,. 1'11 0/ Old SlaUhes

S4 Looking down Staithes creek at the seaward end of Roxby Beck we see Penny Nab, the east cheek of the bay. On the left is the roadside below Cowbar Nab with its line of cottages and the lifeboat station housed from 187 S in the disused alum warehouse. The road from here leads back and steeply upwards to Cowbar and terraced houses formerly for workers at Boulby alum works on the cliffs to the north. Cobles are moored at low tide in the shelter of the Nab, Staithes cobles had the stable traditional Viking style of clinker-built sides, flat bottoms, a high pointed prow and a flat rear, yet could be carried on land by two men. By 19 SO, fishing had almost died, but some inshore crab and lobster catching still goes on. In the early decades of this century Staithes became

an artists' colony under the influence ofDarne Laura Knight. Artists still come to paint the picturesque scenes.

SS High Street ends in a narrow approach to the short sea front and beach of Staithes beyond The Cad and Lobster public house. On the right are Barras or Barris Steps. They led to a square surrounded by houses on three sides, the only open space in closelypacked old Staithes apart from the sea front. Several paths converged on The Barras, which used to have a public pump. Was this a general meeting place where the annual Fair was held, perhaps an informal market place or a net mending space? Preparations for the Fair or Feast kept the public bakehause busy, as few cottages had ovens. The Fair has more recently become Carnival Week.

56 The Cod and Lobster inn stood as an isolated block of buildings at the end of High Street. A small promenade behind it led pedestrians round to the sea front, sands and boat landings at Seaton Garth. The old inn buildings seen in the picture were badly damaged in the devastating east coast storm and tidal surge of 1953, and were rebuilt. Crab sandwiches are still a favourite with vi si tors. (Frith.)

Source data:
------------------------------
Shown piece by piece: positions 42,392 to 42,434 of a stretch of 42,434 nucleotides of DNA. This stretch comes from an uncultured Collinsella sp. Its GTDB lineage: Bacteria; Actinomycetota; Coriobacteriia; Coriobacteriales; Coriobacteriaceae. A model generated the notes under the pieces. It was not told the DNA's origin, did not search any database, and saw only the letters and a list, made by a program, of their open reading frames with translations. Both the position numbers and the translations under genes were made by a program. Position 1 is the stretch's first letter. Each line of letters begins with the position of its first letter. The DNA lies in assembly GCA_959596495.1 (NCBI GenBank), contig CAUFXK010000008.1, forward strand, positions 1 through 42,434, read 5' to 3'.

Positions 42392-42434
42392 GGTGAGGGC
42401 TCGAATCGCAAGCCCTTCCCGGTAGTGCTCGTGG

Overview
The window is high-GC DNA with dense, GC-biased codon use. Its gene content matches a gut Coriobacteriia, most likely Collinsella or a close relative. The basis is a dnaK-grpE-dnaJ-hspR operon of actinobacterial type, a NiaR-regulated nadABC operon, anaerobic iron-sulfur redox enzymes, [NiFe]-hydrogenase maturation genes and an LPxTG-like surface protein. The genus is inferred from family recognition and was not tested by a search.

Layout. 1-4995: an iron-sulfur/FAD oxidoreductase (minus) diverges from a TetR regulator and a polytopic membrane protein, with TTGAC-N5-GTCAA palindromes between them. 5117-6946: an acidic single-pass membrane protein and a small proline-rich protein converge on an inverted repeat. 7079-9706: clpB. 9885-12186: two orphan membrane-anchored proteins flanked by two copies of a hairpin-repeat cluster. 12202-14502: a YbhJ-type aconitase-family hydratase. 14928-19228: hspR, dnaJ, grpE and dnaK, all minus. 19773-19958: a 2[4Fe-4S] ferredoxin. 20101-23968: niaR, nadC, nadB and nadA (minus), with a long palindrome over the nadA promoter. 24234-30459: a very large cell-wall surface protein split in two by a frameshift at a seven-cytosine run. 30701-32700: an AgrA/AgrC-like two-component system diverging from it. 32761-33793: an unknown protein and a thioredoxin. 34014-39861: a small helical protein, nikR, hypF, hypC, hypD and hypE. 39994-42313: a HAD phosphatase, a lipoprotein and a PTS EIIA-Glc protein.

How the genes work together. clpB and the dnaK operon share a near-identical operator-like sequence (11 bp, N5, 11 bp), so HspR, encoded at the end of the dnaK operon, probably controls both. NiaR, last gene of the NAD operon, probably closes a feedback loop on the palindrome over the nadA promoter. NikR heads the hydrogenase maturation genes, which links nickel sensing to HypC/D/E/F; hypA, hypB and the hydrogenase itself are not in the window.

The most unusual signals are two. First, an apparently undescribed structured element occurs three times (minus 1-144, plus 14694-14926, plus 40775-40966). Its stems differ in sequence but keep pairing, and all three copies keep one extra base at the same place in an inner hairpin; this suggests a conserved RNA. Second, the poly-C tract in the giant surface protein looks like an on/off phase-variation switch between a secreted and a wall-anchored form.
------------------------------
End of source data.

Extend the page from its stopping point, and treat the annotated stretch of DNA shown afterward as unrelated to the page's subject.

57 Staithes in its small bay was particularly vulnerable to the sea rather than to cliff falls. In the 18th century a whole street was washed away. William Sanderson's shop, where Captain Cook was apprenticed, went about 1812, and in 1832 thirteen houses also went. A village school was said in 1890 to have been lost to the sea 'in living memory', and the Square between rows of houses at Seaton Garth was also washed away. In 1928 a breakwater and harbour was built by the Ministry of Agriculture and Fisheries. This card entitled 'High Tide' was posted during Edward Vll's reign. The waves are dashing against the buildings in the yards behind the lower part of High Street. The Cad and Lobster juts out to the left, and cottages at Seaton Garth are in the distance.

(Brittain and Wright. Posted pre-1910.)

58 Entitled 'Selling the Crabs', this picture shows typical cobles drawn up on the beach, their long aars leaning against the sea wall. Out at sea, groups of threeman cobles could off-load their fish on to a five-man yawl. Nets are drying on the railings. A group of men watches the men and wamen below, presumably 'unlading' the catch. The wamen are wearing their typical white aprons and Staithes bonnets. One woman appears to have samething on top of her bannet. The wamen normally carried loads on their heads as the village alleyways were impossible for harses and carts, and same even for donkeys. Water from the beck, bread from the bakehause, fish, bait and even building materials were balanced on womeri's heads.

(Valentines. )